The hazard we face on the road from drowsy drivers in Colorado is nothing new. This is something we noted in a post back in January. When the drivers involved happen to be operating big rigs, though, the risk of being sleepy behind the wheel escalates and the consequences can be even more disastrous.
Accidents involving semitractor trailers tend to be more deadly than the average motor vehicle accident. It's just a matter of physics. The vehicles are bigger; they're heavier; and once in motion they are a great deal harder to stop than smaller passenger vehicles. Indeed, one out of eight traffic deaths involve trucks.
What makes that statistic more disturbing is that many of the accidents probably could be prevented if some drivers would just use the devices that have been prescribed for them to treat obstructive sleep apnea.
According to some recently published research, commercial drivers who were diagnosed with OSA but refused to use positive airway pressure machines while they slept were up to five times more likely to be involved in serious truck accidents. That's compared with a control group of drivers who showed no indications of having sleep apnea.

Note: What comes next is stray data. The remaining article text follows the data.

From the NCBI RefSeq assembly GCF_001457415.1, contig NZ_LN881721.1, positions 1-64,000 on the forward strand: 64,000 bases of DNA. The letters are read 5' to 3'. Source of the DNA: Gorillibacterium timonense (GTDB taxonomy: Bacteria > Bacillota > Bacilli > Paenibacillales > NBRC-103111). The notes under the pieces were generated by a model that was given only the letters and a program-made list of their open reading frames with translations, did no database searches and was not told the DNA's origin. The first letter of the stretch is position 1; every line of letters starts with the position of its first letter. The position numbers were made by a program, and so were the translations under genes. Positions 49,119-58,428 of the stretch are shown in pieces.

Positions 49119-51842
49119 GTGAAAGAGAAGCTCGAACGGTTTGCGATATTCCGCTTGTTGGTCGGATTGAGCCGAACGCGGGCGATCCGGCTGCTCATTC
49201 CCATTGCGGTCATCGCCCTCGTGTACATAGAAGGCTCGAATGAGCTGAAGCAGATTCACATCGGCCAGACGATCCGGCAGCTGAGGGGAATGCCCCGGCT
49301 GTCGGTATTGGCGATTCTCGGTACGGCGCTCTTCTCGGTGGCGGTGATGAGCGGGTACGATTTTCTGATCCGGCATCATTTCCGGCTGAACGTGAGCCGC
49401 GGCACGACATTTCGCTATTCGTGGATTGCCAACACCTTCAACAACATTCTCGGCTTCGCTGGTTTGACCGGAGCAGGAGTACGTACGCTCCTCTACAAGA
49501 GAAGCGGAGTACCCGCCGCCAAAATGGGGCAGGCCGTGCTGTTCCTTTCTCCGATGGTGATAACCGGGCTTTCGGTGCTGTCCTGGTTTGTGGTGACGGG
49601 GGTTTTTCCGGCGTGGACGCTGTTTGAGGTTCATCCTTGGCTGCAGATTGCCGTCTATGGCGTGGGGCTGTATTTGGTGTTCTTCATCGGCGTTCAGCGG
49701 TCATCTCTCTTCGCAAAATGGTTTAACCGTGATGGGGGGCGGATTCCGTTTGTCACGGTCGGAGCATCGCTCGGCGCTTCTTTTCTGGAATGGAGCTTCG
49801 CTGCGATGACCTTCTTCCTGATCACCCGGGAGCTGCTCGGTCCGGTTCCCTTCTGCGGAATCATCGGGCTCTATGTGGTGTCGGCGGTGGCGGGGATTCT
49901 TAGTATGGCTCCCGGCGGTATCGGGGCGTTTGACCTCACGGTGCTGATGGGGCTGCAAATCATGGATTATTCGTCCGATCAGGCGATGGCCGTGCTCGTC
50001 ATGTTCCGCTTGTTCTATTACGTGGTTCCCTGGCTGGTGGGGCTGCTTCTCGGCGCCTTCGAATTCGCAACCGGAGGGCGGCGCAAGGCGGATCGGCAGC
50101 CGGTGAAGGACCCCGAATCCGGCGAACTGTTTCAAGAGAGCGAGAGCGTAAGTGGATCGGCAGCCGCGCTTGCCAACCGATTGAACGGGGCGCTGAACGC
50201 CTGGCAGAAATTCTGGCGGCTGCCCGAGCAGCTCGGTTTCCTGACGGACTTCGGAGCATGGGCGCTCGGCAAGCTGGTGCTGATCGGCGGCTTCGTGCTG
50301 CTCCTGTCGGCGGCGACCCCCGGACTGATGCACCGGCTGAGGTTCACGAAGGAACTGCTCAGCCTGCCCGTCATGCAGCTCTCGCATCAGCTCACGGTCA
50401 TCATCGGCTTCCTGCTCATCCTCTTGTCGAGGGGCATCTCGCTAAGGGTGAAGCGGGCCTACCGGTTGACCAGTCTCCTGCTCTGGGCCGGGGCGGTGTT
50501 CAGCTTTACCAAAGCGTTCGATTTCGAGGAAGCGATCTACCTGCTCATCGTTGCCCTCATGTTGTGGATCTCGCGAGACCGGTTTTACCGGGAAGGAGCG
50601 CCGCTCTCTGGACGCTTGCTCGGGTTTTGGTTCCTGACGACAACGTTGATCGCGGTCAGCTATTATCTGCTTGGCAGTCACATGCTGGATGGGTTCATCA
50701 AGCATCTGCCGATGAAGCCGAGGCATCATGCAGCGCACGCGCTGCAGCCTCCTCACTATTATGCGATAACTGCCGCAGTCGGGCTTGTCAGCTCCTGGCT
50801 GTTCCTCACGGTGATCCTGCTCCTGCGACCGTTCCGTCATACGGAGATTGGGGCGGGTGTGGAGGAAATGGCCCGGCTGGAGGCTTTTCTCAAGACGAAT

For those who not know, sleep apnea is a condition that the National Institutes of Health say can increase risks of high blood pressure and heart attacks, stroke and diabetes. Those with it tend to be loud and constant snorers. At times, when they're asleep, they stop breathing until their brain kick starts them into action again.
Routine visits to the doctor aren't likely to result in a diagnosis. There's no blood test for it. It is something that could be found during the regular physicals that commercial drivers are now required to get to maintain their licenses, but federal rules don't require them.
The study authors say they feel their findings should be useful in spurring regulators to do take some action. But not much has happened so far, despite more than a decade of debate.